Colours, silent corners and food: A convergence called Puducherry
The conflict of coexistence is so evident in most of the cities. The old and new, like two different worlds, surviving side by side yet never crossing that chasm. There is a place, though — Puducherry, where contrasts are celebrated like nowhere else. Here, the immaculate and picture perfect French Quarter and heritage-laden Tamil streets might be divided by a canal in reality but they still seamlessly blend into one another.
The cheery bougainvilleas, and bright and pastels of the neat brick-paved lanes of the former might be the picture that catches imagination and brings an otherworldly feel. But it is the latter’s sunny verandas, banana plants, and old pillars, with kolams at the entrance that keep it real. Still, there is much more to Puducherry or Pondy than the colonial division and famed rues.
There is something quite hypnotic about the spires and arches of the Basilica of the Sacred Heart of Jesus. Even on a cloudy day, this Gothic specimen in white and brick red seems flawless. The lack of sunshine just makes you wonder what wonders could have poured through its stained glass panels if it was. Or would it have added more luminance to the Biblical scenes on some of them?
The Immaculate Conception Cathedral on the other hand is purity in lack of colours. And, quite surreally the sun also decides to emphasise its white and chrome, and statues of Virgin Mary and Christ the King. The gold chandeliers inside play true to the whole colour scheme, only for the blue windows and paintings to break that. It is the fourth church to be built on this location since the first one in 1692. If that one was demolished by the Dutch the next year, the third one could not last beyond 1761 as the British chose to get rid of it during the global conflict of 1756 - 1763 that spanned five continents and involved every major European power. The one in between was built in haste and could not last.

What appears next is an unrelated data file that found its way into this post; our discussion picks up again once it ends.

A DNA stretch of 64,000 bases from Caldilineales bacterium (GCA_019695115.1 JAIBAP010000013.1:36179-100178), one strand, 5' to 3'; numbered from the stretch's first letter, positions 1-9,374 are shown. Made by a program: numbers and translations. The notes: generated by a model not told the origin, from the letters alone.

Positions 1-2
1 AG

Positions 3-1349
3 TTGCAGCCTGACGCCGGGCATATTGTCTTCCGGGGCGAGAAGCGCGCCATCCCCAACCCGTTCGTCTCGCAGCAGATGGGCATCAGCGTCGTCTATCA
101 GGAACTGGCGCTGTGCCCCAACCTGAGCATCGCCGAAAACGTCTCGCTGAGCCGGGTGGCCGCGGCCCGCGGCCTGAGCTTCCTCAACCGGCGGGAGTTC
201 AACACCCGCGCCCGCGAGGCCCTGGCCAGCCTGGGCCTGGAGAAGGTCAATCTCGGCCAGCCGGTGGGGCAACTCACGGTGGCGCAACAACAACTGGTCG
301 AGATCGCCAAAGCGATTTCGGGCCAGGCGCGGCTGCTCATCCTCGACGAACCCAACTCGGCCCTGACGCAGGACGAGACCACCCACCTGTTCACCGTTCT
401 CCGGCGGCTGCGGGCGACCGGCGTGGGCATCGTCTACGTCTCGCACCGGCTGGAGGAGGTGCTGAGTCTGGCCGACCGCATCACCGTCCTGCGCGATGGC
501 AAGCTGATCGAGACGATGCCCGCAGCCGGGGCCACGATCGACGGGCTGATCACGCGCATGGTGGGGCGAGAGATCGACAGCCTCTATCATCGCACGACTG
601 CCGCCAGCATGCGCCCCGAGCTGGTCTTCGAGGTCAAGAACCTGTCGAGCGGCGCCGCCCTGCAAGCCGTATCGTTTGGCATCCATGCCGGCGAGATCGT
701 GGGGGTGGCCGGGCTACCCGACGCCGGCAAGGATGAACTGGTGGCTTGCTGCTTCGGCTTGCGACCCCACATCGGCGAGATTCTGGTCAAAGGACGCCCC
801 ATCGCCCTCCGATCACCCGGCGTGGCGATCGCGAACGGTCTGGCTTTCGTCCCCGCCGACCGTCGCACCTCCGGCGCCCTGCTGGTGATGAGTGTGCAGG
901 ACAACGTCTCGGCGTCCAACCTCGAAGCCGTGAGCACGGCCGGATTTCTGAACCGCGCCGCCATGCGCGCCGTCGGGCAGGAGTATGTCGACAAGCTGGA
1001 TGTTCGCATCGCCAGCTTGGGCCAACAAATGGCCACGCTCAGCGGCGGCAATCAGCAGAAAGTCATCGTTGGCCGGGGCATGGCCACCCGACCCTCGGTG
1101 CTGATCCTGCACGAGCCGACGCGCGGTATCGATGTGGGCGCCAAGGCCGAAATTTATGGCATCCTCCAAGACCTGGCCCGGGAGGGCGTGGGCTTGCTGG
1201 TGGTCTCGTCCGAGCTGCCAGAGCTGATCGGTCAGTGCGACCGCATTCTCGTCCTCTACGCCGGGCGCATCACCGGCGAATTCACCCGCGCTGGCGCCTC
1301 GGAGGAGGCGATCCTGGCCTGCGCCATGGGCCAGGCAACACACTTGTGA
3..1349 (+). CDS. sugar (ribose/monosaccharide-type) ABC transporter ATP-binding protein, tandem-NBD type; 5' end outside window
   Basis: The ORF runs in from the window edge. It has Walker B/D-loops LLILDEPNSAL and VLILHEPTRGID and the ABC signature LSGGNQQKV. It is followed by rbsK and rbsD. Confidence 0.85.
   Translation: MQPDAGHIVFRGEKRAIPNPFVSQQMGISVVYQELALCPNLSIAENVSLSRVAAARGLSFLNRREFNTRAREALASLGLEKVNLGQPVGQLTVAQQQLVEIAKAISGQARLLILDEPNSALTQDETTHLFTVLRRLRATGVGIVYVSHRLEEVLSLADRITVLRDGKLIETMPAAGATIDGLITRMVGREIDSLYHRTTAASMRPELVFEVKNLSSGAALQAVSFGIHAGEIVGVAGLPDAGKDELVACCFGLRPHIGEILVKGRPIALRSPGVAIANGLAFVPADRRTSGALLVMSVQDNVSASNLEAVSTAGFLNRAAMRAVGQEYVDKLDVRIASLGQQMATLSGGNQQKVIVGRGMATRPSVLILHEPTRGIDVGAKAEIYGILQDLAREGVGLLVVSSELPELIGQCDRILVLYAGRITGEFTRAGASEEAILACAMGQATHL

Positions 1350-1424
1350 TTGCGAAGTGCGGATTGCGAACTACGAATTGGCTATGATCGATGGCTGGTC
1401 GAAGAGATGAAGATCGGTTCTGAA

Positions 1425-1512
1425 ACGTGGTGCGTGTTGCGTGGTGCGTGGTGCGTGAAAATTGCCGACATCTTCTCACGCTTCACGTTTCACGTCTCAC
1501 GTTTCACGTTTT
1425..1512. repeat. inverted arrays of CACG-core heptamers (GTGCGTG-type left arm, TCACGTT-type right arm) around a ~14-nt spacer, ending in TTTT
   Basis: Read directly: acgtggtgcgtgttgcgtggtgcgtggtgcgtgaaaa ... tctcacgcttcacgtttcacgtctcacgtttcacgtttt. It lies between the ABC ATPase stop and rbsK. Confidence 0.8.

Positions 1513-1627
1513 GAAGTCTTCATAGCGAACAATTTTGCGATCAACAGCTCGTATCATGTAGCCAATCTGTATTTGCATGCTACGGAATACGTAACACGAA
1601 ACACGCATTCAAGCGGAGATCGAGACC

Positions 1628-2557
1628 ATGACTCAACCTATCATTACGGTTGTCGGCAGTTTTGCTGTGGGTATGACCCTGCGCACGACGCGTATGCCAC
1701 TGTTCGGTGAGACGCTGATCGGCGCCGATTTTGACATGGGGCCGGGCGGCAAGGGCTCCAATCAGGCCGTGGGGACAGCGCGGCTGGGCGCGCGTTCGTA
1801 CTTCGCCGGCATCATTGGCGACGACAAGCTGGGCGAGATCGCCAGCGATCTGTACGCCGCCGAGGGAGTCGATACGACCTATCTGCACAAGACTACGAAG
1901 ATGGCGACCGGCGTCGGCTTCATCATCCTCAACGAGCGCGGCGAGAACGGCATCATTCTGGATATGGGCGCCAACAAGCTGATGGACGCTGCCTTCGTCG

Meanwhile, Our Lady of Angels Church sits pretty in peach and yellow at the corner of two famous streets of White Town — Surcoof and Dumas. So does its dome as a reminiscent of Vatican. The Greco Roman styled structure and interiors are a touch of class in cool tones. However, it is its offering mass in French, Tamil and English, the only one to do so, that spells Puducherry to a hilt.
Irrespective of any faith or even the sheer absence of it, Sri Aurobindo Ashram and the township of Auroville are the places to relax your mind. Regardless of your acceptance of their ideology, the silence in every inch of the ashram and its meditation programmes make you feel lighter. The evident and constant harmony among human and nature, and the tranquillity at the experimental township make for a day worth a visit. If pressed for time for that, you can still extend the rendezvous with serenity by taking an aimless walk at the Goubert Avenue beach road.
Colours of all kinds
Not too far away, Puducherry goes from varied monotones of French Quarter to a riot of colours at Manakula Vinayagar Temple. Predating the French occupation and surviving the attempts of destruction during it, apart from elephant Lakshmi blessing the devotees, the temple finds a centre of attraction in the golden chariot. For the teakwood, copper and gold covered vehicle is the chosen mode of transport of the presiding deity — elephant god Ganesh, for a post evening rituals round. The temple’s ornately carved and colourful walls, ceilings, and pillars, both inside and outside, reaffirm the east in ‘The French Riviera of the East’.
The Goubert Market nearby, only adds to it. The cacophonous ways and mingling of odours from scents of flowers and aromas of bananas and other fruits to pungence of fish, prawns, crabs et al, are a far cry from the chic establishments that scream European elegance in the other part or modernity in the market streets nearby. Still, the different pieces fit perfectly in one picture because Puducherry has travelled from the defining dualism to cohesive pluralism.
The real charm of this place lies in the range of cuisines that any food lover can gorge on. You can either start your day in a traditional way with a spread of fluffy idlis, crisp dosas and seasonal sherbats or go the baguette, waffle, pancakes, quiche, sandwich way in the bohemian and cosy cafes or artsy restaurants. Or better still; just satiate your sweet tooth at one of the many bakeries enticing you with perfections in chocolate croissants, cheesecakes, cinnamon rolls, mille-feuilles.
Not forgetting the French influence, keep an eye out for fresh farm cheese in different flavours. And of course, breads, of which you can’t get enough.